It’s hot! I stick my head in the frig to gather ingredients … half an onion, freshly gathered carrots, crisp red lettuce, cukes and one perfect avocado that I plan on tossing into a big salad for a cool and refreshing meal. I think I’ll add some Feta and a few pitted Kalamata olives. In the background I hear Bill speaking to me, but the whirr of the refrigerator gets in the way and I end up shouting, “I can’t hear you!” I pull my head away from the frig and he’s raised his voice, repeating whatever the message is he’s trying to get to me. He’s right there, in the kitchen with me. Never mind that we often try to have conversations when we are in different parts of the house. Visitors might find it hilarious to hear us going back and forth with, “What was that you said?” while the decibels rise.
The other night, we were having a conversation at the dinner table, when I misheard what he was saying and attached a whole new meaning to his words. In crowded, people-filled places like theatre lobbies, cocktail parties and the like, I find it difficult to hear what the person right next to is saying. Background chatter builds until I finally have to give up, move outside into a less noisy environment or just shake my head, agreeing to whatever is being said to me. Could it be I’ve agreed to some judgemental comment my friend has just made? Have I agreed to help her kill her husband? I’m left not knowing and often wonder why people look at me questioningly after such a conversation.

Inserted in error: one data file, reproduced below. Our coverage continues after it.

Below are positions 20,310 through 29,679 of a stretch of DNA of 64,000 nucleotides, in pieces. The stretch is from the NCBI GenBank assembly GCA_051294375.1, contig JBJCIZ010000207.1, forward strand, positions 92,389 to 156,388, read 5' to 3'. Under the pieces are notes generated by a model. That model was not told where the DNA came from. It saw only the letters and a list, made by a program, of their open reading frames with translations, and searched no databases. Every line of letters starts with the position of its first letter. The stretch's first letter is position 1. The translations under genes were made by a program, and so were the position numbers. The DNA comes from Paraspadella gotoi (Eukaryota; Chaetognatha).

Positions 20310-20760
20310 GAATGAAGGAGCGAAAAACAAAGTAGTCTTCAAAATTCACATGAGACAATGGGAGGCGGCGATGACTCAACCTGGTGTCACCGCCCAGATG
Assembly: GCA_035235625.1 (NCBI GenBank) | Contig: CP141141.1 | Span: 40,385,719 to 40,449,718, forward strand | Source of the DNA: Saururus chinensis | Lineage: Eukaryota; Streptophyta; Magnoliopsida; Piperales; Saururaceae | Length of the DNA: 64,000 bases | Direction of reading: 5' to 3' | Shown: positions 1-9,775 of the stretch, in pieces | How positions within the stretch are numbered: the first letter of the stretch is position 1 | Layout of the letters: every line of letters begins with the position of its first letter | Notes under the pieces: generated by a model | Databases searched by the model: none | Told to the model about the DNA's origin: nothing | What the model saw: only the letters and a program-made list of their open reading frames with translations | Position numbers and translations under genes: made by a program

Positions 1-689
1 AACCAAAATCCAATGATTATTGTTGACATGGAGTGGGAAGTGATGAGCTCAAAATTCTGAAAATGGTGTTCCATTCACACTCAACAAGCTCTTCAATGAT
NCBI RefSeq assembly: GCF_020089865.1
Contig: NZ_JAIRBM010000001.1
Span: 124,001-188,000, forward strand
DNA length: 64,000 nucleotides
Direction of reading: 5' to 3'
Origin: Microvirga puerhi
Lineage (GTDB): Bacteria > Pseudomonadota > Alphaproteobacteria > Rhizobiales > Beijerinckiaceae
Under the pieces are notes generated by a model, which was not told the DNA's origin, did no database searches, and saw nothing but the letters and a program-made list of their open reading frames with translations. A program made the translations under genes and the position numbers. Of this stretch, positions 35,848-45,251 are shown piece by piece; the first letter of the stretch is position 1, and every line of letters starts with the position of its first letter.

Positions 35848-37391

It’s been coming on for years. I had my hearing tested a while back, and was found to have good hearing. But I still felt that I was missing something. It could be either my head or my hearing. Then someone pointed out to me that we often hear only what we want to hear. So I let it go until a month ago. I asked my doctor for the name of an audiologist she would recommend. I was simply tired of missing out on what was being said around me, tired of agreeing to things I didn’t understand and ready to find out what was going on.
So yesterday, I found myself in a booth, pushing a button when sound waves of different pitches were sent through my earphones and I heard them. I found out that I have mild hearing loss in both ears, particularly in the high frequency range. It’s not too bad, she told me, but still I’m missing hearing consonant sounds like ess and tee.
I thought of Bill’s Godmother who died recently. Her hearing had been compromised for years. We would visit, sitting in her living room having to shout and repeat over and over again what we were saying in order for her to be included in our conversation. She had found hearing aids to be too uncomfortable and after one or two tries, simply refused to use them. I thought of not being able to hear my grandkids on the phone or in person as the years go by. I thought of not being able to enjoy the early morning bird chorus on warm, summer days, and I thought of not being able to hear Bill say, “I Love you.”
I came home wearing a tiny hearing aid in each ear that had been programmed just for me. I am enthralled with the difference in what I can hear. I now hear esses and tees and the directional blinkers in my car. I hear clearly what is being said to me. It will take a while to be really comfortable with them and I’m only to use them two or three hours a day to start. Best of all, they are practically invisible and almost weightless and I don’t need to use them all the time. I have thirty days to try them out at which time I can return them for a full refund if I choose.
The only thing left to do is to get Bill to have his hearing tested. He, too, is beginning to repeat, “What did you say?”